Reasons Why Concrete Driveways and Paths Crack and How to Prevent It

Cracks in concrete driveways and paths can quickly ruin their appearance, and while all concrete can be prone to cracking, scaling and pitting over time, newly poured concrete that develops cracks soon after is usually a sign of an improper job. There are many different reasons why cracks form and these (as well as how to prevent cracking) are explained below.

Lack of Control Joints

All large concreted areas, particularly large areas like driveways should include control joints that are pre-planned cracks that account for changes in temperature and natural shrinkage that occurs in cement. This means that joints are cut at least 25 per cent the depth of the slab and cut in a straight line. This allows for expansion in the concrete rather than messy, uncontrolled cracks which will eventually form if there are insufficient control joints or no control joints at all. Grooving tools should be used to cut control joints between 8-12 feet apart. Ensure joints run along any inside corners, which are especially prone to cracks.

Extremes in Temperatures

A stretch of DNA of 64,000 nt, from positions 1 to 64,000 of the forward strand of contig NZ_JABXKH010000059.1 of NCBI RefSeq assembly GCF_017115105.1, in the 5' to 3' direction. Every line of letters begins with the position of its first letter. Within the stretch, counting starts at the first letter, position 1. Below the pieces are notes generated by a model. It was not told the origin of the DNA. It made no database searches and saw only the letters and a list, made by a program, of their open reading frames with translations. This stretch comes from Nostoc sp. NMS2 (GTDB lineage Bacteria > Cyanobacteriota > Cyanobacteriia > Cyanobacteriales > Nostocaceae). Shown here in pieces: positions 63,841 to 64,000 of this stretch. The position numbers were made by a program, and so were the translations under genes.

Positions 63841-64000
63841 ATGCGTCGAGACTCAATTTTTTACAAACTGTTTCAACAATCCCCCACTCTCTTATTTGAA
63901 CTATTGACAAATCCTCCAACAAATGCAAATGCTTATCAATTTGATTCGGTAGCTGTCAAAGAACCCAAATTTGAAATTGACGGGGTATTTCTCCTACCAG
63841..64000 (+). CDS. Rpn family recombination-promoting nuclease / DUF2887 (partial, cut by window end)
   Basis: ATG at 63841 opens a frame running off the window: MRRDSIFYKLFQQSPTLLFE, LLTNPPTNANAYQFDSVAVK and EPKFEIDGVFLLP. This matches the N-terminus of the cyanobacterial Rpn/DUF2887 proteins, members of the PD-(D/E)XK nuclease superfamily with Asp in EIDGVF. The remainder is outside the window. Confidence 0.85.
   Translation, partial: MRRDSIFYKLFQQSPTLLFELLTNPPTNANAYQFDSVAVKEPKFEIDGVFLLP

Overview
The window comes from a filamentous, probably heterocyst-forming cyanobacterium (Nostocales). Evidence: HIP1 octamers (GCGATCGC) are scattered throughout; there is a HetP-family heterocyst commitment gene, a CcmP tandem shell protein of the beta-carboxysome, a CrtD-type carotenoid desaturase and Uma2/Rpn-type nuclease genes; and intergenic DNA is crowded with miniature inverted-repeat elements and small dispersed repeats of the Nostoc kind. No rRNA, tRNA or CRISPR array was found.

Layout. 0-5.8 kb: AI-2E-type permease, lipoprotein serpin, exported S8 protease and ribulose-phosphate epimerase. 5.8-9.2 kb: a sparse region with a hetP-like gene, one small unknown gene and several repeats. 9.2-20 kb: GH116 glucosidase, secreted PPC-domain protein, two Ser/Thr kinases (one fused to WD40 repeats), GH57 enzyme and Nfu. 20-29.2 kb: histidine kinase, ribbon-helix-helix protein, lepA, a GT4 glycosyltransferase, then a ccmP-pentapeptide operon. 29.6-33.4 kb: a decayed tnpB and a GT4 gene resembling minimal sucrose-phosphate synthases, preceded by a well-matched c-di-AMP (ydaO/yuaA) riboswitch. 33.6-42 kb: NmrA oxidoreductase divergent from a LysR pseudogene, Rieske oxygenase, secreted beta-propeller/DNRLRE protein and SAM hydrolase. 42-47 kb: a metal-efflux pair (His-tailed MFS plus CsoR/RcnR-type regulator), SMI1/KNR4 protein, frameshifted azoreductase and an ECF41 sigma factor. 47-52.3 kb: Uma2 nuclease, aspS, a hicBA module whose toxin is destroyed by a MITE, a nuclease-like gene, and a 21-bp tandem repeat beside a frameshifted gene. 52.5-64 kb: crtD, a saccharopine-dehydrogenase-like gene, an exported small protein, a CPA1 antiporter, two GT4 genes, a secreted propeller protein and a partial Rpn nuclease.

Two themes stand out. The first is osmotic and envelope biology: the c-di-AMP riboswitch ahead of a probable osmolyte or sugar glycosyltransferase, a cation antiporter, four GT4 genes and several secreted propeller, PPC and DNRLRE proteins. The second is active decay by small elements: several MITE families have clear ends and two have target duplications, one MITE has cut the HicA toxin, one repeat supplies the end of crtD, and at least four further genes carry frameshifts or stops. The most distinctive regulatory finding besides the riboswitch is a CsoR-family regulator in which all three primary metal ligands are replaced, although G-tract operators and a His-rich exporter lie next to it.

Freezing and thawing in cold climates is one of the most common culprits for cracking in outdoor concrete, and unfortunately if you live in these areas, there is only so much that can be done to prevent cracking entirely as frozen moisture adds pressure to the concrete mix. Use sand to help fill any tiny gaps in the concrete pores where ice could form. Concrete sealants are used during winter but will need to be continually reapplied in freezing weather.

 The Wrong Strength Concrete

If in doubt, ask your contractor about the ratio of water to cement used in their mix. Too much water can weaken concrete. For driveways and pathways mix one part of cement, three parts construction aggregate, and two parts of sand. If making the mix yourself, follow mixing charts available online that explain mixing ratios. Too much water content in a mix is the biggest reason for concrete shrinkage, which will result in cracks.

Wrong Preparation of Soil and Pouring Site

Another common reason why concrete can crack sooner rather than later is soil was too soft or not compacted adequately before pouring began. A depth of 5 inches is recommended to support the weight of a parked car (such as with driveway concrete) without causing cracking. Reinforcing the slab with steel racks about 2 inches down from the top of the slab is a recommended final step. Steel helps to hold slabs together and reduces the length of cracks, even if some cracking does occur.

Often it's not a matter of if cracks will occur, but when they'll occur. Fortunately there are a number of strategies available to repair and re-fill large and unsightly cracks in driveways and concrete paths. Speak to a concrete contractor, such as Raw Worx, for more advice about how they can repair cracks through sealing, epoxy injection, and other stabilising techniques.